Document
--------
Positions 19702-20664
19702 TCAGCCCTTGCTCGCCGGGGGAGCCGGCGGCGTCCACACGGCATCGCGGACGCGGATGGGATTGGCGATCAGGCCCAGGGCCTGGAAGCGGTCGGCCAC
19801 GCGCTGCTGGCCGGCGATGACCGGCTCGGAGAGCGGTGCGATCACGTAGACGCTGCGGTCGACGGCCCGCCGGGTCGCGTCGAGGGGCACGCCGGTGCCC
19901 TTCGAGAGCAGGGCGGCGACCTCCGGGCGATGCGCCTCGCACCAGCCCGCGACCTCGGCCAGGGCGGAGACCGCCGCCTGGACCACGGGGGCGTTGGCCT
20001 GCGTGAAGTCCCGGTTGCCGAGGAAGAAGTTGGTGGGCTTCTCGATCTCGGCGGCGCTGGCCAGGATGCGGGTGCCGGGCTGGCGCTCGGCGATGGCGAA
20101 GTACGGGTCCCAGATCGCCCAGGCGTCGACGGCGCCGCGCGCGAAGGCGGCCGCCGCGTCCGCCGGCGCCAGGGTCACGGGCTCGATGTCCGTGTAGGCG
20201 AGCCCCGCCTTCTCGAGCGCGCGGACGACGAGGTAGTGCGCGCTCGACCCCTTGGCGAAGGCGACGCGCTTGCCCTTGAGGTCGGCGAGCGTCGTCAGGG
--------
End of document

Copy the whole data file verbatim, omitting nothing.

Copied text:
Positions 19702-20664
19702 TCAGCCCTTGCTCGCCGGGGGAGCCGGCGGCGTCCACACGGCATCGCGGACGCGGATGGGATTGGCGATCAGGCCCAGGGCCTGGAAGCGGTCGGCCAC
19801 GCGCTGCTGGCCGGCGATGACCGGCTCGGAGAGCGGTGCGATCACGTAGACGCTGCGGTCGACGGCCCGCCGGGTCGCGTCGAGGGGCACGCCGGTGCCC
19901 TTCGAGAGCAGGGCGGCGACCTCCGGGCGATGCGCCTCGCACCAGCCCGCGACCTCGGCCAGGGCGGAGACCGCCGCCTGGACCACGGGGGCGTTGGCCT
20001 GCGTGAAGTCCCGGTTGCCGAGGAAGAAGTTGGTGGGCTTCTCGATCTCGGCGGCGCTGGCCAGGATGCGGGTGCCGGGCTGGCGCTCGGCGATGGCGAA
20101 GTACGGGTCCCAGATCGCCCAGGCGTCGACGGCGCCGCGCGCGAAGGCGGCCGCCGCGTCCGCCGGCGCCAGGGTCACGGGCTCGATGTCCGTGTAGGCG
20201 AGCCCCGCCTTCTCGAGCGCGCGGACGACGAGGTAGTGCGCGCTCGACCCCTTGGCGAAGGCGACGCGCTTGCCCTTGAGGTCGGCGAGCGTCGTCAGGG